Julie Ford   

Right. Thanks, Mike. And for our final formal question, before we get to the Q&A, if there's one piece of advice, you could offer internal comms professionals who want to grow and evolve their careers, what would it be? 

 

Priya   

Focus on the strategy, not the tactics. We're coming out of the pandemic, first of all, it'd be interesting to see what happens to engagement scores, they're going down, they're taking a nosedive, that's aligned to the talent, retention rates, and all of those things that we're experiencing, since COVID, people are not, they are hybrid, so they're not building the cultures, they may not have a best friend at work anymore. Some of them have never actually been to work, right, and are not building those relationships that they did in the past. But what we're also seeing is internal communication professionals who are working long hours running on hamster wheels, doing a lot of stuff, but not necessarily having a lot of impact. And, and that's what makes me sad that we really need to be very, very purposeful, and very strategic about our approach so that we're creating that alignment for the organizations and ending in the results, and the impacts the organizations will see as valuable. 

 

Jonas   

Think holistic - try to see the business as one whole piece. And then also not assume that your leaders, the CEO, and so on, know everything about internal comms, ask questions. Be curious. Make sure to challenge people because it's sometimes people assume that internal comms can do specific things. But if you want to jump out of the hamster wheel, you have to sometimes, dare to ask some more questions and challenge people. 

 

Mike   

The most important thing goes completely outside of this discussion, about tactics about strategy, it's got something a lot more to do with how we connect with each other as professionals. We, in internal comms, in particular suffer from something I call the Great isolation, because a lot of us either work independently, or we work as maybe the one or two internal comms people in a small team. And we don't have a lot of peers, we don't have a lot of colleagues. We don't have people we can bounce ideas off of on a human-human day-to-day basis. And I'd like to put in a plug for, I'd like to put in a plug for something that Priya is doing something called the leader like me, have a look at her program, see if it applies to you. But she's building a great community of comms people. IABC has been building a great community of comms people, various networks, WeLeadComms, which I've started, has helped to build some more community among comms people. The biggest thing is there's strength in numbers that we share with management, but there's really strength in numbers when we're working together.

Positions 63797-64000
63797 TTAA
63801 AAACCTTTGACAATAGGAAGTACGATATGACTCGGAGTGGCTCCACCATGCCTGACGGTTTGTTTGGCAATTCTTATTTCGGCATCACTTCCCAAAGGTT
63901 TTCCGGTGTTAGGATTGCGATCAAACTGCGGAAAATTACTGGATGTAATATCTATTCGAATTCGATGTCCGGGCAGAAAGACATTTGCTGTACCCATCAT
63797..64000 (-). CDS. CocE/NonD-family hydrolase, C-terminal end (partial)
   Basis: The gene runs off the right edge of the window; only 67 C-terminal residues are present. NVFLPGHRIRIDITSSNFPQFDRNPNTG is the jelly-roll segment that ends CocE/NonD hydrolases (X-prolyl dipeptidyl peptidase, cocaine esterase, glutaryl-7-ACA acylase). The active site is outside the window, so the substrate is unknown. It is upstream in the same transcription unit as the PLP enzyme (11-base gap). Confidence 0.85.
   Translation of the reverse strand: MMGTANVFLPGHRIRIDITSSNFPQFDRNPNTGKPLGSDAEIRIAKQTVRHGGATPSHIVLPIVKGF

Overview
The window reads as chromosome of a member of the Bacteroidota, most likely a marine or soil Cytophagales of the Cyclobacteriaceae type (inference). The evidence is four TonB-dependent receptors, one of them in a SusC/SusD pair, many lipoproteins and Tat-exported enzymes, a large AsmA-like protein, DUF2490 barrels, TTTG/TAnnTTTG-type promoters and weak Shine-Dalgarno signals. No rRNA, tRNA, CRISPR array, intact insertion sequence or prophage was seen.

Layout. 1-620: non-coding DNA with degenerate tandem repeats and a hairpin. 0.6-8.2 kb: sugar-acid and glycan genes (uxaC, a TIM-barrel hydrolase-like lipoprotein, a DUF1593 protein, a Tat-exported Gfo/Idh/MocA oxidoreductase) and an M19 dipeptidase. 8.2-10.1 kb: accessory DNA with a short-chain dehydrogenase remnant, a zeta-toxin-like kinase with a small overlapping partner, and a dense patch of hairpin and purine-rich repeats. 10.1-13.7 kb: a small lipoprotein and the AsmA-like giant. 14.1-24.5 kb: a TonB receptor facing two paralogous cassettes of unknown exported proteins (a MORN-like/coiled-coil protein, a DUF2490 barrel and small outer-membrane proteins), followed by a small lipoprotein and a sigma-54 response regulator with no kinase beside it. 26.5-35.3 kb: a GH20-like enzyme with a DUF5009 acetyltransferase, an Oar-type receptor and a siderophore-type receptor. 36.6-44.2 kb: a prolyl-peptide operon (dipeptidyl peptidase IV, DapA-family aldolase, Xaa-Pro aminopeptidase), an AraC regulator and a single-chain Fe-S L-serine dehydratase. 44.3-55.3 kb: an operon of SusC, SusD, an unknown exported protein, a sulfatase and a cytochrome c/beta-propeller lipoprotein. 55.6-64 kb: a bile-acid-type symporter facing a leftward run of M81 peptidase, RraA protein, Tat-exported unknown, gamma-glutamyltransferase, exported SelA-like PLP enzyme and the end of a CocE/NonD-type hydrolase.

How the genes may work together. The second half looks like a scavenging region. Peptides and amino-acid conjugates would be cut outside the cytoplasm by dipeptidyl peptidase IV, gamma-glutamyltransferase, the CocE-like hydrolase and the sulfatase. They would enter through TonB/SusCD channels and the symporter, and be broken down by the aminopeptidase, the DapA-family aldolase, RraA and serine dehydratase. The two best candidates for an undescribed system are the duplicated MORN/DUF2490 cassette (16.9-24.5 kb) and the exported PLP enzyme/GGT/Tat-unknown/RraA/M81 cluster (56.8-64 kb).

Jonas 

I'm sure like, I'm also having a little bit of..... 

 

Mike  

Oh, connect minds, of course. We all have our own networks. How scary. 

Julie Ford   

Great, awesome. Thank you, guys. So that concludes the formal discussion. We're gonna jump over to the Q&A portion of the webinar. To everyone in the audience. This is your chance to have your questions answered by our speakers. So go ahead and enter them in the chat box now. Sorry, the Q&A box. Any questions we don't get to live today, we will answer on our blog, and we'll send you a link by email. We do have quite a few questions, so I don't think we will get through all of them. So, I'm just going to pick and choose here are a few that really stood out to me. The first one is, what about a KPI focused on preventing or minimizing active employee disengagement? Might there be a stronger correlation between active disengagement and organizational performance? Who wants to take this one first?  

 

Mike   

You think there are a lot of definitions of engagement, wait till you see the list of definitions for disengagement. The thing that I really hate about the idea of disengagement is that it actually degrades a number of really constructive traits. People who question may be seen as disengaged when they're, in fact, the most engaged people in the organization. People who don't care about the company song, but do their work diligently every day, in certain roles are more than engaged enough to succeed in their tasks. The key thing you want to look at certainly, you want to look at the negativity towards the organization, that's a legitimate measurement to look at. But I wouldn't dismiss those who have negative thoughts as being beyond redemption. 

 

Jonas   

I also struggle with the notion that is, when you say 30% are disengaged or whatever, it is a person who is constantly disengaged. I'm not sure that it's the case that people are constantly disengaged, over the years because they've answered a survey, once, right, maybe they're disengaged today. Maybe they won't be engaged tomorrow, I don't know. But that's also one of the flaws in these surveys, I would say.